Sex & words: One book and the 95 words I didn’t know

Words, like sex, can be used to commune with someone, to “share something in a very personal or spiritual way.” They can also be used for one’s own pleasure. At their worst, they can be used to make one person feel superior at the expense of another.

This is what I was thinking as I read a book of essays titled, perhaps ironically, Ex Libris: Confessions of a Common Reader, by Anne Fadiman.

Confessions of a Common Reader

The Joy of Sesquipedalia

One of the essays, “The Joy of Sesquipedalians,” was about the author’s fondness for words. (“Sesquipedalia” means, as I learned upon looking it up, “long words.” It’s from the latin sesquipedalis - “measuring a foot and a half.”)

The essay was about a book she had read that was written in 1920 by Carl Van Vechten. It was titled The Tiger in the House and was about, of all things, cats.

“What simultaneously most thrilled me and made me feel most like a dunce was Van Vechten’s vocabulary. I couldn’t remember the last time I’d met so many words I didn’t know. By the end of the book I’d jotted down twenty-two.”

In the rest of the essay, she quizzed friends and family about how many of those twenty-two they knew, with wide-ranging results.

The ignominy of ignorance

I pride myself on my vocabulary and yet didn’t know any of the 22 words. And I wondered: What other words in this book don’t I know? So I went back to the beginning and circled every word I couldn’t define.

Though the book is only 154 pages, I found 95 words I didn’t know, including the 22 contributed by Carl Van Vechten. On page 117 alone there were 4 words I had never seen before. Even my word processing application bristled at 20 of them, chiding me with 20 red squiggles.

I tried to take solace in knowing some words that seemed difficult:

conjugate triptych marginalia apogee corpus parsimonious festooned frisson quixotry prescient necrosis vestigial gewgaws verisimilitude perspicacity provenance pell-mell somnambulist ectomorph

But it was cold comfort. They’re vestiges from studying for standardized tests in high school. The frisson, as they say, was gone.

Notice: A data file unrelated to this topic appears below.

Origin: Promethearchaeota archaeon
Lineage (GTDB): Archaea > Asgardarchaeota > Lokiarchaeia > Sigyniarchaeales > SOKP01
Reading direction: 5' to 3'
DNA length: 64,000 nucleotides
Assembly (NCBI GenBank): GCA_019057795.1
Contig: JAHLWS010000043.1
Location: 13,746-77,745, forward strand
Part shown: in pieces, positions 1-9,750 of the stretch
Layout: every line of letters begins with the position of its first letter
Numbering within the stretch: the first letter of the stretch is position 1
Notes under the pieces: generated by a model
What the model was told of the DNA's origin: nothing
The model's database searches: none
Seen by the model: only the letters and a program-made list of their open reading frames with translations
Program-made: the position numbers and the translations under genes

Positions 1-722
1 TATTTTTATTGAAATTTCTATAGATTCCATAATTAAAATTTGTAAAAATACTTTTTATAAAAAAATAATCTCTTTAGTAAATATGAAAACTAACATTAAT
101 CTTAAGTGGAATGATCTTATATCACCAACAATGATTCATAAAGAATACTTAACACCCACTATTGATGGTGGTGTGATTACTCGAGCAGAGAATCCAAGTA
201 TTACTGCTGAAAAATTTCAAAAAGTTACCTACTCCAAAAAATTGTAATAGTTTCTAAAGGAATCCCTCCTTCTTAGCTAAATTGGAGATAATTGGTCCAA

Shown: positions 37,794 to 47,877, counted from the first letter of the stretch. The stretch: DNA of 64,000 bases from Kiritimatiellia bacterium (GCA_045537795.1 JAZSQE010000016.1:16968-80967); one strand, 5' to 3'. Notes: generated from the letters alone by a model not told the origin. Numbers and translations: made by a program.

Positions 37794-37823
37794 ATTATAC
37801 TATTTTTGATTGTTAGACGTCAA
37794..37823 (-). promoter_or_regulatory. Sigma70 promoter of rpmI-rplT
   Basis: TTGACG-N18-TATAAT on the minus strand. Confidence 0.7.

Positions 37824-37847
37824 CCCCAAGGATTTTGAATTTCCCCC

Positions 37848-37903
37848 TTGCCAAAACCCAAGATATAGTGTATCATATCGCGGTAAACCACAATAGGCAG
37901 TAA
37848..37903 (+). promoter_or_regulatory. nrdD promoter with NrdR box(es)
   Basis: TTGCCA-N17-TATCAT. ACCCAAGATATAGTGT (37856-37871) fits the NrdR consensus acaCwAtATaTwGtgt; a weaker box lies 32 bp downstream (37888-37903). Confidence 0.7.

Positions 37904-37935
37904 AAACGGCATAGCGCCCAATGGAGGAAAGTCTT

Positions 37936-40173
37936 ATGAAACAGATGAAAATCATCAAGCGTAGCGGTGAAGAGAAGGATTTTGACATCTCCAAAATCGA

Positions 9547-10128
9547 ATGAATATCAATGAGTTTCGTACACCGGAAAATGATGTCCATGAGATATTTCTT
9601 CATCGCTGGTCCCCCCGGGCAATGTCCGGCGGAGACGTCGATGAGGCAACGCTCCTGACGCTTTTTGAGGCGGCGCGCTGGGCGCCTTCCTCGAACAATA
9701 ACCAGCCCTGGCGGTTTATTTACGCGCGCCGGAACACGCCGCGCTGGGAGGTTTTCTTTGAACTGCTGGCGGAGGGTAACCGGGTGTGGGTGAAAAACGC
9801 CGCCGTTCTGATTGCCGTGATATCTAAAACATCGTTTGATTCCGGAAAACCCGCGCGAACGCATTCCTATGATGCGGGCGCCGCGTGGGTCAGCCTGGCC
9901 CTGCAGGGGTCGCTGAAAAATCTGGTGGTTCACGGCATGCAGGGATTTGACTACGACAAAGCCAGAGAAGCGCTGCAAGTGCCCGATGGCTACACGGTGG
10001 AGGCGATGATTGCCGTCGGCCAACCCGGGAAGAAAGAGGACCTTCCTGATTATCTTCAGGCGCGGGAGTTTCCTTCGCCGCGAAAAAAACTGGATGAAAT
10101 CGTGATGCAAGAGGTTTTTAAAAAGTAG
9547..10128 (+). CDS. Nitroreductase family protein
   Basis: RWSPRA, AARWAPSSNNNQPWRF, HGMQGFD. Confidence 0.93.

A special kind of love

Was the author showing off? Indulging herself? Trying to make the reader feel inferior? I don’t think so. On each page you can feel her genuine love of books and words. She was simply sharing that love the best way she knew how, in what for her was a “very personal or spiritual way.”

I was humbled, and decided to face the truth about just how good my vocabulary is (or, more to the point, isn't). No guessing or trying to make sense of a word from the context. If I didn’t know it, I listed it, and I can already hear you saying "What? He didn't know that?!"

Here are the 95 words I didn't know in the order they appear in the book, including the 22 words unfamiliar to the author. (I put those in italics.) I linked to online dictionaries so you can see the definitions yourself if you like.

Do you find the use of these words thrilling or a turn-off?

How many do you know?

  1. miscegenated
  2. motets
  3. interlarding
  4. vermicule
  5. ptarmigan
  6. sesquipedalian
  7. repletion
  8. monophysite
  9. mephitic
  10. calineries
  11. diapason
  12. grimoire
  13. adapterile
  14. retromingent
  15. perllan
  16. cupellation
  17. adytum
  18. sepoy
  19. subadar
  20. paludal
  21. apozemical
  22. camorra
  23. ithyphallic
  24. alcalde
  25. aspergill
  26. agathodemon
  27. kakodemon
  28. goetic
  29. opopanax
  30. elegiac
  31. glossologically
  32. seracs
  33. pemmican
  34. hoosh
  35. prosodically
  36. trenchant
  37. unregenerate
  38. trochee
  39. soi-disant
  40. lapidary
  41. bibliolatrous
  42. palimpsests
  43. alluvium
  44. fascicles
  45. umber
  46. hotchpotch
  47. hoary
  48. hortatory
  49. distaff
  50. abjuration
  51. bibliomane
  52. tangency
  53. nonesuch
  54. bravura
  55. eidetic
  56. redolent
  57. schist
  58. defile (as a noun)
  59. slomped
  60. nimbus
  61. sanguinary
  62. lissome
  63. captious
  64. pettifogging
  65. dragées
  66. helpmeet
  67. rufous
  68. towhee
  69. descried
  70. ferrule
  71. purdah
  72. pounce box
  73. ichor
  74. spoor
  75. prolix
  76. embonpoint
  77. turpitude
  78. emendations
  79. placable
  80. moly
  81. piezo
  82. lucubrations
  83. ventail
  84. kerf
  85. villanelle
  86. blandishments
  87. excursi
  88. lubricious
  89. frontispiece
  90. salacities
  91. vulpine
  92. erysipelas
  93. lumbago
  94. catarrh
  95. declivitous